According to a new Citibank / GfK Roper survey of 500 small business executives across the United States, 76% have not found social networking sites such as Facebook, Twitter and LinkedIn to be helpful in generating business leads or for expanding their business during the last year, while 86% say they have not used social networking sites to get business advice or information.
Why is that? Well, the next point tells the tale.
The survey found that general search engine sites such as Google and Yahoo! trump small business-focused sites and the as destinations for small business owners to seek business advice or information. 61% of respondents say they rely on these search engine sites.
The first reason offered for the apparent lack of social media sophistication is the lack of time. I don’t disagree but I think it may be more basic than that. I think it’s lack of trust. Most small business people are literally just starting to understand the basics of good web design and development so the social media thing is way ahead of them. Is it because they aren’t smart? No. It’s more likely that they aren’t just suckers who listen to everyone prattling on about social media and how it is the light unto their path to profits.
Many small business folks live around many small town folks. Small town folks may be using social media but they aren’t telling all of their cool friends in some urban center how they just crossed the street and are now successfully maneuvering down another block to do that again. They live where people are trying to get on with life in a difficult economic environment. As a result they are not interested in the latest and greatest social media trends. They are interested in getting what they need at the right price from someone they trust. Search engines and a good web site are more than enough to accomplish that in the vast majority of cases.
Here’s how business owners in this poll see social media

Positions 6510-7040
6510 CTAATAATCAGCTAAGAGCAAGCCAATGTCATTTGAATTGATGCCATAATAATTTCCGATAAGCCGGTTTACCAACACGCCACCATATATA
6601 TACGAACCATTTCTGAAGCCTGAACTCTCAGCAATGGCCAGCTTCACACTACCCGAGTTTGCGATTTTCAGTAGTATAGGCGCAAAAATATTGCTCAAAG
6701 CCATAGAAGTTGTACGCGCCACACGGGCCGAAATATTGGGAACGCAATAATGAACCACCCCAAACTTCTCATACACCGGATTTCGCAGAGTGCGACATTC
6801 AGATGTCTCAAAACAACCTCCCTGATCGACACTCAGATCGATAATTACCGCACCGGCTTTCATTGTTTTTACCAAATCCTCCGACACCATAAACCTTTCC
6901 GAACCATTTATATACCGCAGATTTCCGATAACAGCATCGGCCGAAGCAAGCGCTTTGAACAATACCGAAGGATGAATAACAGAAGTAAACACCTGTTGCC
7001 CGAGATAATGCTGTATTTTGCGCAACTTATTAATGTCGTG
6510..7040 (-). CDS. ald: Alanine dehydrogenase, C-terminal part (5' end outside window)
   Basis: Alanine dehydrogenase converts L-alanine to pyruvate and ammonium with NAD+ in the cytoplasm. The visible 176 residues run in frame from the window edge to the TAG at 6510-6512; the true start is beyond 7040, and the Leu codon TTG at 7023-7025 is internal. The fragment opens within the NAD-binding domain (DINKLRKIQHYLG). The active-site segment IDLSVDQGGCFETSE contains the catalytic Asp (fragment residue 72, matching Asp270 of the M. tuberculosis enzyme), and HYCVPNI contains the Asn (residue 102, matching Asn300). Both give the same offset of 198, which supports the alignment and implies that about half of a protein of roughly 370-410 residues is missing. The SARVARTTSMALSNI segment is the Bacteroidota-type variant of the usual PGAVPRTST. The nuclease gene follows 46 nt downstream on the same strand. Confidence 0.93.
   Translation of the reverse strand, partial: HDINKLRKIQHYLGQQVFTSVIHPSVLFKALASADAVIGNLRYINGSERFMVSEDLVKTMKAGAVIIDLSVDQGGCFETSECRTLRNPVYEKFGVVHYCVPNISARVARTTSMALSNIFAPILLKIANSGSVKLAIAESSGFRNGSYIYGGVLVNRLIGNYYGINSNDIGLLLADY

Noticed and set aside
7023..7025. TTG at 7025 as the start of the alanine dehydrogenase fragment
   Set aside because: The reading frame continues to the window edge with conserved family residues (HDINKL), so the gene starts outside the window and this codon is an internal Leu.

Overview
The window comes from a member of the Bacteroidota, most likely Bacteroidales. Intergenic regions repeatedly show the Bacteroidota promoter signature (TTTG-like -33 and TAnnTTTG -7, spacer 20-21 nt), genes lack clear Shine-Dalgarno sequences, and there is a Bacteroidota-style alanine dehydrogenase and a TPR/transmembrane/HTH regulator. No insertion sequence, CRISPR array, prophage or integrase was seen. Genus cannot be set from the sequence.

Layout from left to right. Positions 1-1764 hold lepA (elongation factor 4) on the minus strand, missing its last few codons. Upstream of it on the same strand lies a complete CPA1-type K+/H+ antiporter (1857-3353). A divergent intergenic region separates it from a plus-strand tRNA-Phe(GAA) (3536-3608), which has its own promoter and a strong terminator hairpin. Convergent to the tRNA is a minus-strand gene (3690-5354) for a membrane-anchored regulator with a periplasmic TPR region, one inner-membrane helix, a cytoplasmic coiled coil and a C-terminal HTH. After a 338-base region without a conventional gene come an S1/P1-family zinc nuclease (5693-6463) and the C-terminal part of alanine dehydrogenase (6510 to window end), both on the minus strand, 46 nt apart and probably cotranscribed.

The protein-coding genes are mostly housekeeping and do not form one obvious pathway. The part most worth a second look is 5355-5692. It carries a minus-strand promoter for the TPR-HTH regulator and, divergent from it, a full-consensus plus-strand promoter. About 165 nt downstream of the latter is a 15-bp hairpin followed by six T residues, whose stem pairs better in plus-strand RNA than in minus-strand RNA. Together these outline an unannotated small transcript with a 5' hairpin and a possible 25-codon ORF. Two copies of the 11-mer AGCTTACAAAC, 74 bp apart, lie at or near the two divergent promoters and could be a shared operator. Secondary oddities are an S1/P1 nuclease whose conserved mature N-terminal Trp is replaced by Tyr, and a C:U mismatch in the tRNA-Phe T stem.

So go ahead and complain that I and the SMB just don’t get it. That’s cool. You have your opinion and it counts just as much as the next guy’s. What’s interesting though is that the battle cry of the hip or the Fortune 500 is yelled on a field far, far away from where a lot of people work, live and purchase. In fact, these aren’t battlefields at all. They are just simple places where people want some solid information they can trust and not just the referrals of ‘friends’ who wouldn’t know them if they stepped on them on their way to the next street corner.

Two months ago, Facebook responded to Canada’s inquiry into the privacy practices of the most popular social network in the world. The (somewhat surprising) result was Facebook changing the way that third-party apps could access users’ perso
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nal information and how long they retained user data.
And now those changes are going live. With the info in clear, non-legalese language in the privacy section of the site, Facebook is giving users 7 days to comment on the new policies.
The major changes include “how users can delete their profiles, how long ‘backup copies’ of personal data get stored, and how some of their new data partnerships with companies like Nielsen might impact the ads users see.”
Also this week, Facebook announced changes to apps and APIs. Perhaps most interesting of all, Facebook will also soon offer an API to make any web page into a “Fan” page. The “Open Graph” API will make it so that website visitors can become fans of any participating web page and add it to their news feed.
For developers, MediaPost reports:

Facebook will enable developers to ask for users’ primary email address within applications to facilitate direct contact. At the same time, developers will only be able to send notifications and invitations via email, a user’s Facebook Inbox or the News Feed and other activity streams.
New application and games dashboards are slated for the home page, making it easier for people to see the latest apps they have used as well as discovering new ones based on what friends are engaging in.

Meanwhile, Facebook is ending its verified app program, instead extending the standards from the program to all apps.
Developers aren’t the only ones affected by Facebook’s moves this week. Advertisers and users will be, too. Advertisers should be pleased with the privacy changes, as will bing, according to paidContent’s Tameka Kee:

Elliot Schrage, Facebook’s VP of communications and public policy, explained that the company wants to offer advertisers better conversion tracking; this means the company will need to share more than just the thumbs up vs. thumbs down and standard click-through stats it currently offers advertisers. While the company will anonymize any user data it shares with advertisers, the new policy informs users that they can opt-out of being cookied.